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Looking at the Google Analytics user identification docs I found that localStorage could be used instead of cookies if a website was ran only on http or https strictly.

I was looking in those docs because I run an ecommerce website and have a lot of repeat customers. Those customers end up in the direct channel because they just type my web address into their bar (or bookmark me). Would tracking via localStorage be a more permanent tracking method over cookies to get a better measure of previous customers over new customers?

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Switching to localstorage wont solve the problem. Those will still be termed as direct traffic.

What you should look into is the multi-channel attribution reports (it's under Conversion > Multi-Channel Funnels). The Top Conversion Path report might help in giving more insights, I would also look at tweaking the attribution models to see how you can allocate value to different channels.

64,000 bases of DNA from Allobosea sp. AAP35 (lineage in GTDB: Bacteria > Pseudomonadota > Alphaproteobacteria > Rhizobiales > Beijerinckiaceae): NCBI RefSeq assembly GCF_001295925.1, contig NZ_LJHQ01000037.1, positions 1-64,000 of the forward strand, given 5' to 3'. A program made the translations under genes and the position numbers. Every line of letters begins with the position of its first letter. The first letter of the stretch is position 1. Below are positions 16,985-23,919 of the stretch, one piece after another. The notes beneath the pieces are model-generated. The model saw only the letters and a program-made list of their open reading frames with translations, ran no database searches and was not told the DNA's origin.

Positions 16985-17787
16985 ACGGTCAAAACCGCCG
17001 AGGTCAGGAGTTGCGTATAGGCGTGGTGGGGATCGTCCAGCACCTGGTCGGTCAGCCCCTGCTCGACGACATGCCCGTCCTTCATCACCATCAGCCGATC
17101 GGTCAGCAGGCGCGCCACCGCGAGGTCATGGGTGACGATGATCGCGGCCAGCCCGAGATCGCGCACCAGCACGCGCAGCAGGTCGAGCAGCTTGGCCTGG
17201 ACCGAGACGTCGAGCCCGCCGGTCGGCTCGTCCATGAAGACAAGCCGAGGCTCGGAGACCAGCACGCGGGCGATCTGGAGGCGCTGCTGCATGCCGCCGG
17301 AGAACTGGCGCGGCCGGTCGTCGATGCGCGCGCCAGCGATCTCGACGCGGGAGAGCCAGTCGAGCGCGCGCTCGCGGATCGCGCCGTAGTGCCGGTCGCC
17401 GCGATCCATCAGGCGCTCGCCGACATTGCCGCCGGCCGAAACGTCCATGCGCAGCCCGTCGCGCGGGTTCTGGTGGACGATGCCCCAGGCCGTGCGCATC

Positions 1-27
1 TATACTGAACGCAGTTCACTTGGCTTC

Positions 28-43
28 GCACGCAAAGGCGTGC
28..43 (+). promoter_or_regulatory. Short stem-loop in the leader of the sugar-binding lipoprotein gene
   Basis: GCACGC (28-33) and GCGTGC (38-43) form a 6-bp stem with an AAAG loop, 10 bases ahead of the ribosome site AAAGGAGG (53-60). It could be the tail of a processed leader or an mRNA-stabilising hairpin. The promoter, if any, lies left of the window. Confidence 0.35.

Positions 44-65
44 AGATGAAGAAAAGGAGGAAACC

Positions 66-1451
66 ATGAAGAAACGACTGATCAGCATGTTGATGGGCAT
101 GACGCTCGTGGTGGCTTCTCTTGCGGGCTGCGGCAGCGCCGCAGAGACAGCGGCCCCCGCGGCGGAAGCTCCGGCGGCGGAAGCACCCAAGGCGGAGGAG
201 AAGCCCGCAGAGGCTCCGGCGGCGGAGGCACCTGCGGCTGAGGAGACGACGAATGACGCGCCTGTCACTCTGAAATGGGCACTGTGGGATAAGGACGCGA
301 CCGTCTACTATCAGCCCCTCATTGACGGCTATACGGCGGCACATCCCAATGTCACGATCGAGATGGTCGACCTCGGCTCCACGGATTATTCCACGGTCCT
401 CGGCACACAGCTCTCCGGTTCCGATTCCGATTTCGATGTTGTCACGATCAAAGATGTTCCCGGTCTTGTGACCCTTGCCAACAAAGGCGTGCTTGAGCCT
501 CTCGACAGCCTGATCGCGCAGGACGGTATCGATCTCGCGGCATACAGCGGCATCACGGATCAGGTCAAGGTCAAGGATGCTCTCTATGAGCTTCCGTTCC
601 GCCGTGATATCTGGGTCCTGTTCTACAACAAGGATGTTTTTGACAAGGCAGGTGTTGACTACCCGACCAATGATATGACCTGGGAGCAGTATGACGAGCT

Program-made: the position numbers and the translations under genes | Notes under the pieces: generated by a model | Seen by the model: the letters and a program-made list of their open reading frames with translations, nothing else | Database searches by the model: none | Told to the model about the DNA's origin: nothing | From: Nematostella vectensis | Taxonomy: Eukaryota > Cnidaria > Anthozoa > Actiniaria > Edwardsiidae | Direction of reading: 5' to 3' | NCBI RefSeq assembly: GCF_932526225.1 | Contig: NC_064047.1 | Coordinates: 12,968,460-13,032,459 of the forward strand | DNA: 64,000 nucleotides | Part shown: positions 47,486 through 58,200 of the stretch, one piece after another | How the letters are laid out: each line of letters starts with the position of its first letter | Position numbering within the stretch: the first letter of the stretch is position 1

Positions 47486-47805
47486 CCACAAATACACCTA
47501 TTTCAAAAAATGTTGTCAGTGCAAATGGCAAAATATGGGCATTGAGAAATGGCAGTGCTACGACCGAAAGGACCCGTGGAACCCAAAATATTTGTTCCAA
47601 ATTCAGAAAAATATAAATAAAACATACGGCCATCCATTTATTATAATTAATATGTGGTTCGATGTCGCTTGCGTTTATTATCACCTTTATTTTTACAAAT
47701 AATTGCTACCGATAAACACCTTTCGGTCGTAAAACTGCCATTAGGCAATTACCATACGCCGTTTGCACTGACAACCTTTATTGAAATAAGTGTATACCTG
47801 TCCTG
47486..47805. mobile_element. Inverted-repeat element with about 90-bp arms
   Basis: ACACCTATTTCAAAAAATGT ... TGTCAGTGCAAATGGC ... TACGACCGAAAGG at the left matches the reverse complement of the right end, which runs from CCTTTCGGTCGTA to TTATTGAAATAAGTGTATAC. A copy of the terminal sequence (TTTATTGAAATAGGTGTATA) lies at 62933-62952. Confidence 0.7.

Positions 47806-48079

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Cookies vs local storage is not likely the reason here.

Google Analytics starts a new session for a user after 30 minutes of inactivity. You would expect that repeat visitors would come in "direct" for most sessions after their initial session. See Google Analytics document on how sessions work: https://support.google.com/analytics/answer/2731565?hl=en

  • I'm aware they will come into direct even if this worked -- what I'm more focused on (and what I should have mentioned) was Analytic's User Explorer. Analytics seems to be able to tell the difference between a new & returned visitor, but the User Explorer doesn't show previous sessions unless within the past day or so. – Leroy Sep 26 '16 at 14:31

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